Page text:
on the second day of the conference, the entire indonesian economy was carved up, sector by sector. one room was allotted to mining, another to services, others to light industry, forestry, banking and finance. the freeport company got a mountain of copper in west papua. an american and european consortium got west papua's nickel. the giant alcoa company got the biggest slice of indonesian bauxite. a group of american, japanese, and french companies got the tropical forests of sumatra, west papua and kalimantan. a foreign investment law, hurried on to the statuses by suharto, made this plunder tax free. real, and secret, control of the indonesian economy passed to the international governmental group on indonesia (iggi), whose principal members were the US, Canada, Europe, and Australia, and the international monetary fund and the world bank. 'the profit potential,' celebrated a wall street investors' report, 'fairly staggers the imagination.'

the then british foreign secretary, michael stewart, spoke of the 'great potential opportunities to british exporters'. a foreign office report lauded the 'potentially rich market' now that the economy has been brought under control'. other euphemisms for mass slaughter abounded.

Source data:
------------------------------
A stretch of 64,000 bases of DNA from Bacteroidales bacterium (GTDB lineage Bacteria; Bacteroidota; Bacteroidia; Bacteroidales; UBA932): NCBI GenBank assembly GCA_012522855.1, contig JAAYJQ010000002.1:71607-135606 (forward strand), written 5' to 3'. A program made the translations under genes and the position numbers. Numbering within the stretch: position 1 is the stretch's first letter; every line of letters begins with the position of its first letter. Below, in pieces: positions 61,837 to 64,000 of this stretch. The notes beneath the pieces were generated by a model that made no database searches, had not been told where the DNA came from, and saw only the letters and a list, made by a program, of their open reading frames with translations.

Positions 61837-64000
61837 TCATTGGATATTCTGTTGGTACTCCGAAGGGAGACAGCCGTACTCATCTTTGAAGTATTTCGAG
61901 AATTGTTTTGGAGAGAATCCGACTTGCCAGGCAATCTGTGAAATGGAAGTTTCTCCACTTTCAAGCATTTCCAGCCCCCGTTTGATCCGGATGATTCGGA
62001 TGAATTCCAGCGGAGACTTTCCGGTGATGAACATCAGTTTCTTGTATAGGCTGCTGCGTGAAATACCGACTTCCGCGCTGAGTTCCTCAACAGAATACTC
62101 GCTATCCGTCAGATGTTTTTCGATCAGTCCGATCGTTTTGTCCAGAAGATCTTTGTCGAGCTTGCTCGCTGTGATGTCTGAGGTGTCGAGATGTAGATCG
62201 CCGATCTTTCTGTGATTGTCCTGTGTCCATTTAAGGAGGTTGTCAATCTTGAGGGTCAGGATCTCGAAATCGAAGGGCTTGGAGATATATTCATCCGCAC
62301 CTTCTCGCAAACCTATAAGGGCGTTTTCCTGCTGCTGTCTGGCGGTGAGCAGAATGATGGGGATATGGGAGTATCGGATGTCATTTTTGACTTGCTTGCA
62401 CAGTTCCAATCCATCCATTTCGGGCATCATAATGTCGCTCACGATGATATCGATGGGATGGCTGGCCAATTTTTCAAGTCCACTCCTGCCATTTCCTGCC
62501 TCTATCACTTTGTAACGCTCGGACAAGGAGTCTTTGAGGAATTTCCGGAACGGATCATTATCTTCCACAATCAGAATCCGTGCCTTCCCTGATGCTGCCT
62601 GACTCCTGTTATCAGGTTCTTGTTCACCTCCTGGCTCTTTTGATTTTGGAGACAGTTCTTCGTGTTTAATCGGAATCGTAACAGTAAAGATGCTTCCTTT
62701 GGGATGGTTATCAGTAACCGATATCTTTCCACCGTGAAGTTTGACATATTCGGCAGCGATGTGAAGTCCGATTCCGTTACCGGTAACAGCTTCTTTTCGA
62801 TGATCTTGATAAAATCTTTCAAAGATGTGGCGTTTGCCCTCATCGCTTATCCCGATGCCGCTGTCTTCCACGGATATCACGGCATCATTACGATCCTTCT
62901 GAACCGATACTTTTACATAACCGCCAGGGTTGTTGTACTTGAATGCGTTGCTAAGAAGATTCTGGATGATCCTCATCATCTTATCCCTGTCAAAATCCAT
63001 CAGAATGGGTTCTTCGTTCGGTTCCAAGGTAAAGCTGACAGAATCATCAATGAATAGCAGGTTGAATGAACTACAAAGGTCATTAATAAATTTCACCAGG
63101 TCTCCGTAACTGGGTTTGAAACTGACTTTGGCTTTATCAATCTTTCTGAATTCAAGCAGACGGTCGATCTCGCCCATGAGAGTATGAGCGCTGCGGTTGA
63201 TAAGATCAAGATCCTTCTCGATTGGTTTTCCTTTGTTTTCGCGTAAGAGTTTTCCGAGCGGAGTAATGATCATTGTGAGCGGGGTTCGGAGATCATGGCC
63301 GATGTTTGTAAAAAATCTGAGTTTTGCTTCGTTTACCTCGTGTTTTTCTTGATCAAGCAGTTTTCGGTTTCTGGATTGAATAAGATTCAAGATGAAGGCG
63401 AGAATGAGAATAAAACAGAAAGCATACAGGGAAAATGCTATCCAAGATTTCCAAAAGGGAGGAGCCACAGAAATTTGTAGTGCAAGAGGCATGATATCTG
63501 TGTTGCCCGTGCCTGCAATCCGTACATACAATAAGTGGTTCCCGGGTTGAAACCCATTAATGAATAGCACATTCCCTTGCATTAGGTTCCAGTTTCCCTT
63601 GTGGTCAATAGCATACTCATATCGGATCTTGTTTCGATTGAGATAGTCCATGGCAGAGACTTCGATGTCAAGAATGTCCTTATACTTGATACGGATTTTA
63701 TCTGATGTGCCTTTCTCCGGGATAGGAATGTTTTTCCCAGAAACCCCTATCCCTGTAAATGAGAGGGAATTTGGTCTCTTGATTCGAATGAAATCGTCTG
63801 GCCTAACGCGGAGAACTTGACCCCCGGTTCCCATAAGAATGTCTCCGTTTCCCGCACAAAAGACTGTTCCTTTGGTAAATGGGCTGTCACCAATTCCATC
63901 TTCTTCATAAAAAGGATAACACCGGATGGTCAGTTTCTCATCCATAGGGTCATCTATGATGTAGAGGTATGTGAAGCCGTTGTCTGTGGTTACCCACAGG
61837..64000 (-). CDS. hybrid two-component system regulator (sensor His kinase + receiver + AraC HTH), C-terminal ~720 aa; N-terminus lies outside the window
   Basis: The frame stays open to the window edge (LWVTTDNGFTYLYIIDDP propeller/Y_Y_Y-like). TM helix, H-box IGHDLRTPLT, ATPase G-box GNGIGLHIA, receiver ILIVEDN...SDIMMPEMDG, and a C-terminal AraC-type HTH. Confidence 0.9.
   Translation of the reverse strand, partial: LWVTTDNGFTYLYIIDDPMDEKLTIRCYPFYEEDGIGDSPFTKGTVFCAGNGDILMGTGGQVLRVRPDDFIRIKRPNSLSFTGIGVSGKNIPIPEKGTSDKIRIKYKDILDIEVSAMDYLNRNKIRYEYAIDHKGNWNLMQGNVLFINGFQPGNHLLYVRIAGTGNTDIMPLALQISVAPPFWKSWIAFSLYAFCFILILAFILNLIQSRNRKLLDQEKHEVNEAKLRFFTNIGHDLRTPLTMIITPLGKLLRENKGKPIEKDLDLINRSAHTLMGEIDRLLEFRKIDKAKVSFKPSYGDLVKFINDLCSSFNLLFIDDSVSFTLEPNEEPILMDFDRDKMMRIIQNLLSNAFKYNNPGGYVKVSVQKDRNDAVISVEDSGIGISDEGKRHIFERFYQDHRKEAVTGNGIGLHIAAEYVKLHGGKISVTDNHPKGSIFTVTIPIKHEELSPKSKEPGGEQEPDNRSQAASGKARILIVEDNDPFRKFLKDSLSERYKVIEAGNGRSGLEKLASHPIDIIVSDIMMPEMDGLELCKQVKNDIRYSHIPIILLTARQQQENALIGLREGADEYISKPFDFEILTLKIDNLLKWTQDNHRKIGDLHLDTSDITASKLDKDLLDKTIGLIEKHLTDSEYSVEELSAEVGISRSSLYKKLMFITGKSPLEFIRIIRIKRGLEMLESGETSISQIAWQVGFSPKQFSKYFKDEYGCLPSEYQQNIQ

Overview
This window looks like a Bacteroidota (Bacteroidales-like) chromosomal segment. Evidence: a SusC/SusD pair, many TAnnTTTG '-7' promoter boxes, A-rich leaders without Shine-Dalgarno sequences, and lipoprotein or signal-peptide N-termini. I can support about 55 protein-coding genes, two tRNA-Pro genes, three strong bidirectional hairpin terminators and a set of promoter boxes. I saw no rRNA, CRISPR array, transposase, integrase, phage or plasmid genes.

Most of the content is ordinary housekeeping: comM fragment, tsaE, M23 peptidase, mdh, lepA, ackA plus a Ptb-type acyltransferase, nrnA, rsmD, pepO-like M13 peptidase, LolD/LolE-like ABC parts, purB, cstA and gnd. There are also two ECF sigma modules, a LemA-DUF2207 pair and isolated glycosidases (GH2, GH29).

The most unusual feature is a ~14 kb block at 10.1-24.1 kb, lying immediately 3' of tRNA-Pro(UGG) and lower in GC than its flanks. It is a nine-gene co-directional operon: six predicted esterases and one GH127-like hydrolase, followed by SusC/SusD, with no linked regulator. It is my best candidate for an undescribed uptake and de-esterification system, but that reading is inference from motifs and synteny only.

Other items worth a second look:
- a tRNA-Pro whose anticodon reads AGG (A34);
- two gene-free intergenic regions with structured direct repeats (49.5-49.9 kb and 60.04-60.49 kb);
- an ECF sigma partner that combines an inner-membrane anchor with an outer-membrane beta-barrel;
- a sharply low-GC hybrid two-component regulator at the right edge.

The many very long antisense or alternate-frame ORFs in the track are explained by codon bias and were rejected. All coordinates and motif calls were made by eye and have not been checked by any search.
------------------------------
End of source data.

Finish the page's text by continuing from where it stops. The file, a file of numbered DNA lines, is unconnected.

…continued tomorrow with curtis passage

***

i also bought three other books yesterday. i'm so happy to read and especially buy books again, after previously "puasa beli buku" for a long period of time. why can't i abandon my desire to own (a.k.a. buy) books which is interesting for me, regardless the price? how can i afford them? 😛 at least i'm glad they hadn't disappointed me … yet.

 

 

 

 

 

 

 

 

 

 

 

 

cover of indonesian edition:

 

Buku_krakatauBuku_indonesia_merdeka_kareCover Buku Orang Indonesia Orang Prancis

Read and post comments

|

Send to a friend